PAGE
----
There is much science and research on how to help children be successful in school. In order to help our kids, we need to build their educational muscles teaching them to be self-directed learners, helping them feel in control of their own learning.
Here is what you need to know as parents and educators:
1. Focus on the right things:
It is assumed that a child’s Intelligence Quotient (IQ) score correlates with his ability to do well in school and become a successful adult. However, IQ only measures a child’s cognitive skills (logical ability, linguistic/verbal ability, visual spatial skills numerical skills and general intelligence). Research has shown that the focus on Cognitive skills is too narrow. In actuality, helping children develop Non-Cognitive skills is a better predictor of academic success.
2. What are Non-Cognitive Skills?:
According to Paul Tough, in his book, “How Children Succeed” Non-Cognitive Skills include Executive Function Skills, particularly Cognitive Flexibility, Working Memory and Emotional Regulation. Non-Cognitive Skills also include the character traits of perseverance, conscientiousness (self-control/emotional regulation), optimism, resilience and curiosity. These Non-Cognitve Skills are what children need in order to succeed at school, in the community, and in the workplace because they enable children to handle stress and manage strong emotions.
3. Can we teach this?
According to Tough, these Non-Cognitive Skills can be taught, even more so than IQ and can be improved well into adolescence and even adulthood.
4. What are the benefits?
The acquisition of these Non-Cognitive skills correlate with all manner of positive outcomes. Children who develop these traits are less likely to abuse drugs and alcohol, and are more likely to maintain healthy social relationships. Blair and Raver (2014) in their report, “Closing the Achievment Gap” say, “Research has shown that executive functions, defined as cognitive flexibility, working memory, and inhibitory control are malleable and predict academic achievement in children over and above IQ and socioeconomic status.”
5.Here’s the proof:
Tough, 2012, illustrates this point and the importance of teaching the charachter traits of perseverance, conscientiousness (self-control/emotional regulation), optimism, resilience and curiosity. He tells the story of Kipp Academy, a middle school in the South Bronx. The goal of Kipp Academy was to ensure that 75 percent of KIPP alumni would graduate from a four-year college, and 100 percent would be prepared for a stable career.
They looked like they were well on their way. In 1999, the first graduating class excelled on their achievement tests, scoring the highest in the Bronx and fifth-highest in all of New York City. May of them also won admission to highly selective private and Catholic schools, often with full scholarships.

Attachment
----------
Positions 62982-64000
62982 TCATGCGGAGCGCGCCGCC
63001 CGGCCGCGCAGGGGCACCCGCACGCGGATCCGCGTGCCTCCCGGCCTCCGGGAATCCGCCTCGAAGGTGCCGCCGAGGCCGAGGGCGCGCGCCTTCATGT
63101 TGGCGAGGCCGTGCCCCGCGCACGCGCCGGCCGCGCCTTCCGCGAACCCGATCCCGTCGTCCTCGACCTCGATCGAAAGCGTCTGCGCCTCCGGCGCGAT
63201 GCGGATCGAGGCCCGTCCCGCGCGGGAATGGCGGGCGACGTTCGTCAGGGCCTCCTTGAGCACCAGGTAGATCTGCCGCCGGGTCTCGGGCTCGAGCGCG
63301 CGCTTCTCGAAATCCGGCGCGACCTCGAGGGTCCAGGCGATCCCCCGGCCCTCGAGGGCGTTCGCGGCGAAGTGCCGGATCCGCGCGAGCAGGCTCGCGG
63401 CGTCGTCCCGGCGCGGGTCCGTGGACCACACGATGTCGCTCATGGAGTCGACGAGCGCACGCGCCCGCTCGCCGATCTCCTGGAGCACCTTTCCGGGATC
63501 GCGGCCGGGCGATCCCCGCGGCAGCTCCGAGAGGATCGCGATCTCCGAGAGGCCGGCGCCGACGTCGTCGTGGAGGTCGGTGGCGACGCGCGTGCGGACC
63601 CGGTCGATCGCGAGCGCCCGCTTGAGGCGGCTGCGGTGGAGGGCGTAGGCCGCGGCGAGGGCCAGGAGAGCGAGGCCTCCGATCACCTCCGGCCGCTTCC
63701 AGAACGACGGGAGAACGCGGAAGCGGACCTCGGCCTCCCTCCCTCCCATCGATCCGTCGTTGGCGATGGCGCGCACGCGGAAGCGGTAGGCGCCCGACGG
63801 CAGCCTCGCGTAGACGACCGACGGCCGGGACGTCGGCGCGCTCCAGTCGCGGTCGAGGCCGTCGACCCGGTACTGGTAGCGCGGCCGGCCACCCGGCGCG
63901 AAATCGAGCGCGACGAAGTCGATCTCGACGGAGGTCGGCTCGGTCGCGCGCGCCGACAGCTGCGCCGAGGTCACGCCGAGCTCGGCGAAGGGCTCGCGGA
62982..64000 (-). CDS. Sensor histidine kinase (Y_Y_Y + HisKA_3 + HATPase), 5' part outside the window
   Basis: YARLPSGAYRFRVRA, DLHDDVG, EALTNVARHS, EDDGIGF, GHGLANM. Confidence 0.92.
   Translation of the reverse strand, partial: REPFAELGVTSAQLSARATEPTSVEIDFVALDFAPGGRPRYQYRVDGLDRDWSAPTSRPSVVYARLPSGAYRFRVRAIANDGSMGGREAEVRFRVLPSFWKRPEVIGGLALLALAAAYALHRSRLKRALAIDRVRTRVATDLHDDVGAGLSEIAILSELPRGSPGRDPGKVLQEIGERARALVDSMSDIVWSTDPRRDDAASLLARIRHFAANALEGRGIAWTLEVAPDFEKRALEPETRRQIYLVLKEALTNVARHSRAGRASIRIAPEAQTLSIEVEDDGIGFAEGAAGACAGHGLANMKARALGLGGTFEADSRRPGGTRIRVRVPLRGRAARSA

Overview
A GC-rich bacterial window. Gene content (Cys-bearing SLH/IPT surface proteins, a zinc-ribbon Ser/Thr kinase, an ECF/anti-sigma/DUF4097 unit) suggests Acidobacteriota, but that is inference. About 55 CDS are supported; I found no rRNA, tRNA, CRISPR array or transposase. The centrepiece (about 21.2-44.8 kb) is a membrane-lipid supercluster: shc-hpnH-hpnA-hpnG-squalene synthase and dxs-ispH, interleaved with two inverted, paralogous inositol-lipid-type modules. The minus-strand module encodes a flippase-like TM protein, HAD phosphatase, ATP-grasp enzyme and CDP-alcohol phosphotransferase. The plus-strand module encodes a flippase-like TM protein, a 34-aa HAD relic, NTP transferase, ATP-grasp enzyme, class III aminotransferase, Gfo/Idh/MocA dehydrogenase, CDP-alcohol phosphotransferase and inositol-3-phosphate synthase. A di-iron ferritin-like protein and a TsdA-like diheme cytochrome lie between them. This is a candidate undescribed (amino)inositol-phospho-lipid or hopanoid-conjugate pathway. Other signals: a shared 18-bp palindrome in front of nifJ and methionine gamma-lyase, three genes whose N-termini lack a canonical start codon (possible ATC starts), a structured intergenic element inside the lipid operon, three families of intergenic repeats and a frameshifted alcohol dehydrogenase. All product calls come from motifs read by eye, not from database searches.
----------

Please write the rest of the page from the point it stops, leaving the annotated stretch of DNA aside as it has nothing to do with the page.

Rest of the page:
However, the graduates fell short of the goals Kipp Academy had laid out for them. Tough reports, “Almost every member of the cohort did make it through high school, and more than 80 percent of them enrolled in college. But then the mountain grew steeper, and every few weeks, another student dropped out…only 33 percent of students who graduated from a KIPP middle school graduated from a four-year college.”
The most important part of the story is this:
[It was found that] the students who persisted in college were not necessarily the ones who had excelled academically at KIPP; they were the ones with exceptional character strengths, like optimism and persistence and social intelligence. They were the ones who were able to recover from a bad grade and resolve to do better next time; to bounce back from a fight with their parents; to resist the urge to go out to the movies and stay home and study instead; to persuade professors to give them extra help after class. Those skills weren’t enough on their own to earn students a B.A… But for young people without the benefit of a lot of family resources, without the kind of safety net that their wealthier peers enjoyed, they seemed an indispensable part of making it to graduation day.”
In our next article, we will talk about ways to build children’s character and help them develop the Executive Function skills of Cognitive Flexibility, Working Memory and Emotional Regulation.
Does your child need an IEP?
Come and join us for a highly informative evening:
Speaker: Courtney Evenchik, MA. NCSP
Director of School Psychology Services
Where: Residence Inn by Mariott Beachwood
3628 Park East Drive
Beachwood, Ohio 44122
Tuesday, November 15, 2016
Parents will learn:
What is an IEP?
Is my child eligible?
What types of interventions are available?
What is the referral process and how does it work?
What are your legal rights as parents?
Click here to sign up:
The ABCs of IEPs
Blair C., Raver C. (2014) Closing the Achievement Gap through Modification of Neurocognitive and Neuroendocrine Function: Results from a Cluster Randomized Controlled Trial of an Innovative Approach to the Education of Children in Kindergarten, PLOS One. DOI: 10.1371/journal.pone.0112393
Tough, P. (2012) How Children Succeed: Grit, Curiousity and the Hidden Power of Character. New York: Houghton Mifflin Harcourt Publishing